Transcriptional activation of genes by 17 beta-estradiol through estrogen receptor-Sp1 interactions.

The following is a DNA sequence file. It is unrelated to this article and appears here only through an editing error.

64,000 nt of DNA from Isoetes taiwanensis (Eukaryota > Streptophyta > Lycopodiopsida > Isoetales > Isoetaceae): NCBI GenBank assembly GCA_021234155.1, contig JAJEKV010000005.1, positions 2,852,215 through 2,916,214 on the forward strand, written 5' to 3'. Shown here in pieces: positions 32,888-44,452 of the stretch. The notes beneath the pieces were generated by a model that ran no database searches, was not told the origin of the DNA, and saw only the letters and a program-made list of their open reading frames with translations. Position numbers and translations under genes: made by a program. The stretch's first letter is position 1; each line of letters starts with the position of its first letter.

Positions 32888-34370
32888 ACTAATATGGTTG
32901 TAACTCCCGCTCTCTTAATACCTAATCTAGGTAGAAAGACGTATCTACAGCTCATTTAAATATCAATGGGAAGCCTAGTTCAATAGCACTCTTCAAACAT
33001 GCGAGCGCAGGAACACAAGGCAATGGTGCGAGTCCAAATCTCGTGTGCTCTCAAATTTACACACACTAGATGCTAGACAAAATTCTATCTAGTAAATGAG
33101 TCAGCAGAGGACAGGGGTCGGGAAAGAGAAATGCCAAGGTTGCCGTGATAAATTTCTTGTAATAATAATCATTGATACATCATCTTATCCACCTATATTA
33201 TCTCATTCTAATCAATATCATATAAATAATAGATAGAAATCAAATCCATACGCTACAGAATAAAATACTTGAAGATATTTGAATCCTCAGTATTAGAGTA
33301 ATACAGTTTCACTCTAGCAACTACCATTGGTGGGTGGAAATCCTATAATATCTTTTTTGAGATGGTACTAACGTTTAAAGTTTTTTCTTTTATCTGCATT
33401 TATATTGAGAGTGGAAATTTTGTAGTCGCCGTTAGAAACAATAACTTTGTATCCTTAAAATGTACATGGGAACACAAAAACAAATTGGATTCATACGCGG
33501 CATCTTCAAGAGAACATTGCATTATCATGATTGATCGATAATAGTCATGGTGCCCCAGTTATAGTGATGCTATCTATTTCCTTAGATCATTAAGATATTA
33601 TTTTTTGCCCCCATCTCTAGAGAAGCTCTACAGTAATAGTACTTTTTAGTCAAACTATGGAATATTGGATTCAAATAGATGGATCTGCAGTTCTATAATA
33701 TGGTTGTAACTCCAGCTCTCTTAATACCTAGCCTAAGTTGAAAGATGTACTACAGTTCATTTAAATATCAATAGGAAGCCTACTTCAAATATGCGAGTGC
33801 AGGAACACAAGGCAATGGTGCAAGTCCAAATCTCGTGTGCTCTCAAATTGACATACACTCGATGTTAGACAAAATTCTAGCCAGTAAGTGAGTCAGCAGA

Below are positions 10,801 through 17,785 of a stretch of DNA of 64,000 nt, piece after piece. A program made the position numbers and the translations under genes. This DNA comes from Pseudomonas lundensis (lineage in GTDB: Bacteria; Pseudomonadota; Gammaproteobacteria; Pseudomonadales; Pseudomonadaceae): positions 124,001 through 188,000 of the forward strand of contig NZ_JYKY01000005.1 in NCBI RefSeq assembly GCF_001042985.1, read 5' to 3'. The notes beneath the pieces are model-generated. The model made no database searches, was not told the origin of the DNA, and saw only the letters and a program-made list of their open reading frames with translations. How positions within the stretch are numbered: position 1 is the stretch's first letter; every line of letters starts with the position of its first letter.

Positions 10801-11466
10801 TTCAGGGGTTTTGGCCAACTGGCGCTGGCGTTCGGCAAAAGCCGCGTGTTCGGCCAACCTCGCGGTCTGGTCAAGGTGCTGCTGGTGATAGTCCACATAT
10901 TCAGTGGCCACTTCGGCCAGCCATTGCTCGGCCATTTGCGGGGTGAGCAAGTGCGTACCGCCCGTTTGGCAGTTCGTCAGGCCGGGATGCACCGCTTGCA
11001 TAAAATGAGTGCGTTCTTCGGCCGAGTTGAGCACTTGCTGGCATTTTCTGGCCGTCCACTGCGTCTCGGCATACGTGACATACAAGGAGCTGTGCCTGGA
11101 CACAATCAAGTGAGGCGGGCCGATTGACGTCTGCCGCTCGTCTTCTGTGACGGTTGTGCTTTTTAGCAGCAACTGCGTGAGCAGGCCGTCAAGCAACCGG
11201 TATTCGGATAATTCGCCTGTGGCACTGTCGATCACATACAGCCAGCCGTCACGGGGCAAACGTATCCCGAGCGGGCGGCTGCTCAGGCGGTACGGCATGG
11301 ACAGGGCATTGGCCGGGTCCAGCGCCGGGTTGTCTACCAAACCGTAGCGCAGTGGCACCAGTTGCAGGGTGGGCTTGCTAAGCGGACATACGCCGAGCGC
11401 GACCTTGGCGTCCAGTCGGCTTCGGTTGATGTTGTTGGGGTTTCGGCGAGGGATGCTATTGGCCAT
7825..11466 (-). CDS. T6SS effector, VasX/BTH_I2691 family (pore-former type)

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Estrogen receptor-alpha (ER alpha) is a ligand-activated transcription factor and a member of the nuclear receptor superfamily. The classic mechanism of ER alpha action is associated with estrogen-induced formation of a nuclear ER alpha homodimer, binding to 5'-regulatory estrogen response elements (EREs) in target gene promoters, interaction with other nuclear proteins, and general transcription factors to activate gene expression. ER alpha also interacts with Sp1 protein to transactivate genes through binding Sp1(N)xERE or Sp1(N)xERE half-site (1/2) motifs where both ER alpha and Sp1 bind DNA elements. Activation through Sp1(N)xERE1/2 requires interactions of both proteins with their cognate DNA elements as well as additional nuclear factors to form a functional ER alpha/Sp1-DNA complex. Recent studies also show that ER alpha and Sp1 physically interact and ER alpha preferentially binds to the C-terminal DNA-binding domain of Sp1 protein. Moreover, ER alpha/Sp1 can activate transcription from a consensus GC-rich Sp1 binding site in transient transfection studies in MCF-7 human breast cancer cells, and this response is also observed with ER alpha variants that do not contain the DNA-binding domain. Several genes that are induced by estrogens in MCF-7 cells are activated through one or more GC-rich sites in their regulatory regions and these include the cathepsin D, E2F1, bcl-2, c-fos, adenosine deaminase, insulinlike growth factor binding protein 4, and retinoic acid receptor alpha 1 genes. ER alpha/Sp1 and ER beta/Sp1 action is dependent on ligand structure and cell context and ER beta/Sp1 is primarily associated with decreased ligand-dependent gene expression. ER alpha/Sp1, like ER alpha/AP1, represents a pathway for hormone activation of genes in which the receptor does not bind DNA, and results of ongoing studies suggest that ER alpha/Sp1 plays an important role in transcriptional activation of multiple growth regulatory genes in breast cancer cells.
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